Anyone who’s been been shopping for a tablet in recent months will know that for all their bells and whistles, no Android-based tablet has yet been able to quite match up to the Apple iPad. No tablet, that is, until the Samsung Galaxy Tab 10.1.
Close inspection reveals the Samsung hasn’t merely matched many of the iPad’s most attractive features; it has beaten many of them. Considering how much newer it is that’s probably to be expected.
Firstly, the Samsung is marginally lighter and thinner than the iPad 2. Its screen is both higher resolution (1280×800 versus the iPad’s 1024×768) and offers a widescreen aspect ratio with slightly more real estate and a higher pixel density of 149 pixels per inch over Apple’s 132.
Despite the differences, it’s not surprising that Samsung has attracted Apple’s legal ire. Switched off or in stand-by mode, the face of the Galaxy Tab 10.1 looks uncannily like an iPad, as does the box in which it is sold.
Even the power/USB connector looks like the iPad’s, though the slot placement is different and the cables aren’t interchangeable — we checked!
The front and rear cameras are only marginally better than those offered on the iPad, but the Samsung wins on the sound front by including two (though smaller) speakers, one on each side of the device. Like its closest rival, it also forgoes the option to increase storage space via an SD or microSD card slot.
But that’s about where the similarities end. The Galaxy Tab 10.1 is an Android device and, although hardware is important, it’s the software that ultimately makes or breaks the user experience.
Running Android 3.1 (Honeycomb), the Galaxy Tab is wonderfully responsive and, even when running multiple applications, there is no discernible lag when navigating menus or switching between apps.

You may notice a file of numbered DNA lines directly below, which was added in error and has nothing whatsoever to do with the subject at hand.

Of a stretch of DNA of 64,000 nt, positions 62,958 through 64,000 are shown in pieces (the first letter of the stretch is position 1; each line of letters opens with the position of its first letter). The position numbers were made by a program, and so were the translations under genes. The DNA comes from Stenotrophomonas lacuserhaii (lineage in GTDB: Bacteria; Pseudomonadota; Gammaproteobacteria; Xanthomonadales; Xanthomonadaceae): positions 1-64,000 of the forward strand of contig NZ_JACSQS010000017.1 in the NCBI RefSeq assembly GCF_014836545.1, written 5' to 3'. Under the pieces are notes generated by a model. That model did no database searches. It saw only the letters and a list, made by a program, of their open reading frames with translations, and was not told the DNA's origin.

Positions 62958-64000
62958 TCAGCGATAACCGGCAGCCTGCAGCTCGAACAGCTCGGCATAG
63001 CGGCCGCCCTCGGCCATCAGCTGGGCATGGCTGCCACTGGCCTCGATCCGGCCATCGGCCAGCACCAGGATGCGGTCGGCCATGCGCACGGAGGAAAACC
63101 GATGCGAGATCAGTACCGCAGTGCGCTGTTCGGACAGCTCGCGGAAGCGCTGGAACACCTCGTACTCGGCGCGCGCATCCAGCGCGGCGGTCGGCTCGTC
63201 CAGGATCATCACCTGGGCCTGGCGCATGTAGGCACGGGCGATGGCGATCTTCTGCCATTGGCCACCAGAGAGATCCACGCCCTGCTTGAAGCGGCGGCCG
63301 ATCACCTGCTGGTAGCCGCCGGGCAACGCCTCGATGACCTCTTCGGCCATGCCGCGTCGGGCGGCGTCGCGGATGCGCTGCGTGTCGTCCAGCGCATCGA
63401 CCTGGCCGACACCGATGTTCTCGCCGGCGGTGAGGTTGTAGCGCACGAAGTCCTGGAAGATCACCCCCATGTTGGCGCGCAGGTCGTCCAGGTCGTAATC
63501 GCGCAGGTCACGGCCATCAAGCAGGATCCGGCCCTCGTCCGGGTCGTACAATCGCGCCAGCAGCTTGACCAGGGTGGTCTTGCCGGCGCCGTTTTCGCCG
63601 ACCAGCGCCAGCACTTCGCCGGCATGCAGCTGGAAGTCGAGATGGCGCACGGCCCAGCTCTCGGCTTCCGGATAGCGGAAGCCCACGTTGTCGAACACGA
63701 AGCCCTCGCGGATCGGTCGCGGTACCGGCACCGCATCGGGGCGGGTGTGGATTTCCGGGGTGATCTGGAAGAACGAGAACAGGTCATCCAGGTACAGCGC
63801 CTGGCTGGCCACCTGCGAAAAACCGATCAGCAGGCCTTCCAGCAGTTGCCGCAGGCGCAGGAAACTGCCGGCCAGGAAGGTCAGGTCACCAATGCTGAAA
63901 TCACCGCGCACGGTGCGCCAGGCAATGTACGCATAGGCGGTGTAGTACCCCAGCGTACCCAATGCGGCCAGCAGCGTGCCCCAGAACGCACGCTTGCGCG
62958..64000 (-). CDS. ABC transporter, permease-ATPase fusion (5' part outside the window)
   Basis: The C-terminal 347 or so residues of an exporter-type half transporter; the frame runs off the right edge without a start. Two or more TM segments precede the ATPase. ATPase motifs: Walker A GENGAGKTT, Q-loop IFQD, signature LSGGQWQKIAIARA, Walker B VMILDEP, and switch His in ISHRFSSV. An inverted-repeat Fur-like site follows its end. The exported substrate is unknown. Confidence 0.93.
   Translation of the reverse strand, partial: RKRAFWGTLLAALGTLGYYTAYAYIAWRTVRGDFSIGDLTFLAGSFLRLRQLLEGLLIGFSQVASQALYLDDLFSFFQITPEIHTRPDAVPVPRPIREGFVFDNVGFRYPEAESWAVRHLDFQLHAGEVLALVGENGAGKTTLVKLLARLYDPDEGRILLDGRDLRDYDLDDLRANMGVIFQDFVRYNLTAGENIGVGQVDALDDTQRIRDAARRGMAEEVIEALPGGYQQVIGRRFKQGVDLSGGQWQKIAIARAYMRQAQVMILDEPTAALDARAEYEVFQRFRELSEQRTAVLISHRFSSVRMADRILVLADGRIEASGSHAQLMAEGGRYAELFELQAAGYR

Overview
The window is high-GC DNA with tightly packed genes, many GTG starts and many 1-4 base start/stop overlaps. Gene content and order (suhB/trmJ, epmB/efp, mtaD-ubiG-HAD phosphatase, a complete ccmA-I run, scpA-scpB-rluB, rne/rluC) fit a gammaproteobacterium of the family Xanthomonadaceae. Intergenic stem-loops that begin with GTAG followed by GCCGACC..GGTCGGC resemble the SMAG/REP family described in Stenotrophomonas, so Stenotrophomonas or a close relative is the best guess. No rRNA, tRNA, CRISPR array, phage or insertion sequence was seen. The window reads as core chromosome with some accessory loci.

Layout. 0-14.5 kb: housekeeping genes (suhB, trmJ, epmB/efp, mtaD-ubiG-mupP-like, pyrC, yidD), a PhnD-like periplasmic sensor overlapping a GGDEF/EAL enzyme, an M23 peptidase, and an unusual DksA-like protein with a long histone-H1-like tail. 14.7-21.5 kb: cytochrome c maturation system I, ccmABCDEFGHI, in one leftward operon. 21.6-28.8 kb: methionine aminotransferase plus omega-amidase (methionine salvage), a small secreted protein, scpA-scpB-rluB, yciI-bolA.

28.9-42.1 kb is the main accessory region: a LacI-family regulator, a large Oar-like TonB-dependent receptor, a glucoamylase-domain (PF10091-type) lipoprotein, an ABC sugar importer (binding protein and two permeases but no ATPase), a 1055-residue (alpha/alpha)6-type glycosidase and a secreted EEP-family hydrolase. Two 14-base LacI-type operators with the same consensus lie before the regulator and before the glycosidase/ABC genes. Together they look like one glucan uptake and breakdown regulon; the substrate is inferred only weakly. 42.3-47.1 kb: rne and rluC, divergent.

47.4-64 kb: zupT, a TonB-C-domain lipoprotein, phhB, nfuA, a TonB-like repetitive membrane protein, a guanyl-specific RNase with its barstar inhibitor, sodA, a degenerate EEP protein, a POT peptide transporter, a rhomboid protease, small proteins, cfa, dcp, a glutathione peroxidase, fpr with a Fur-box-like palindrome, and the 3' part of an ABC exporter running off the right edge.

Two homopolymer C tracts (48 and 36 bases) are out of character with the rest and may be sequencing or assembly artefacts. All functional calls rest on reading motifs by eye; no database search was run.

One of our favourite features of Android 3.1 is the ability to resize (certain) widgets. After all, widgets are one of the great trump cards Android devices hold over Apple’s iOS, but previously their inflexibility was infuriating. We hope to see this functionality extended to an increasing number of widgets in future updates.
The Galaxy Tab 10.1 offers outstanding battery life — in the region of 10 hours — which is something no other Android tablet has achieved to date. Without doubt, along with its proportions, this one of the greatest selling points of the device.
Samsung’s decision to include the option of haptic feedback when using onscreen keyboards on the Galaxy Tab 10.1 is great. Haptic feedback — those subtle vibrations that provide tactile confirmation of a “button” press — is something that’s common on smartphones but far less used on tablets despite being no less useful.
Of course, compared to the variety of applications available for the iPad, Android falls short. There are plenty of Android apps, sure — and many of them cover the same ground as those on iOS — but there are comparatively few that are designed specifically with tablets in mind and it takes a lot of digging in the Android Market to find the good ones.
Still, that’s not Samsung’s fault, and it’s something that’s sure to change as more and more Android tablets hit the market and slowly steal some of Apple’s enormous market share.
The only glaring shortcoming of the Samsung Galaxy Tab 10.1 is the way it interacts — or, more accurately, doesn’t interact — with Mac desktops and laptops. Not only do users require Samsung’s Kies software to do it, but those using Mac OS X Lion will need an old version of Kies to get their Samsung Tab to play ball. If Samsung wants to compete thoroughly with Apple, it needs to make its tablets a viable alternative for people who use other Apple products.
Aside than this and the lack of additional storage options, the Samsung Galaxy Tab 10.1 is, in our view, the best Android tablet to date and arguably the best tablet in the market, full stop. Samsung has built the tablet Android fans have been waiting for.
At launch, only the 32GB 3G and Wi-Fi enabled Galaxy Tab 10.1 is available in SA at a price of R7 499. Considering Apple’s 64GB equivalent is only R100 more, that price point may prove problematic.
Arguably the Samsung is newer, more powerful and boasts a better screen, but that may not be enough to convince consumers to fork out the extra cash for it. — Craig Wilson, TechCentral
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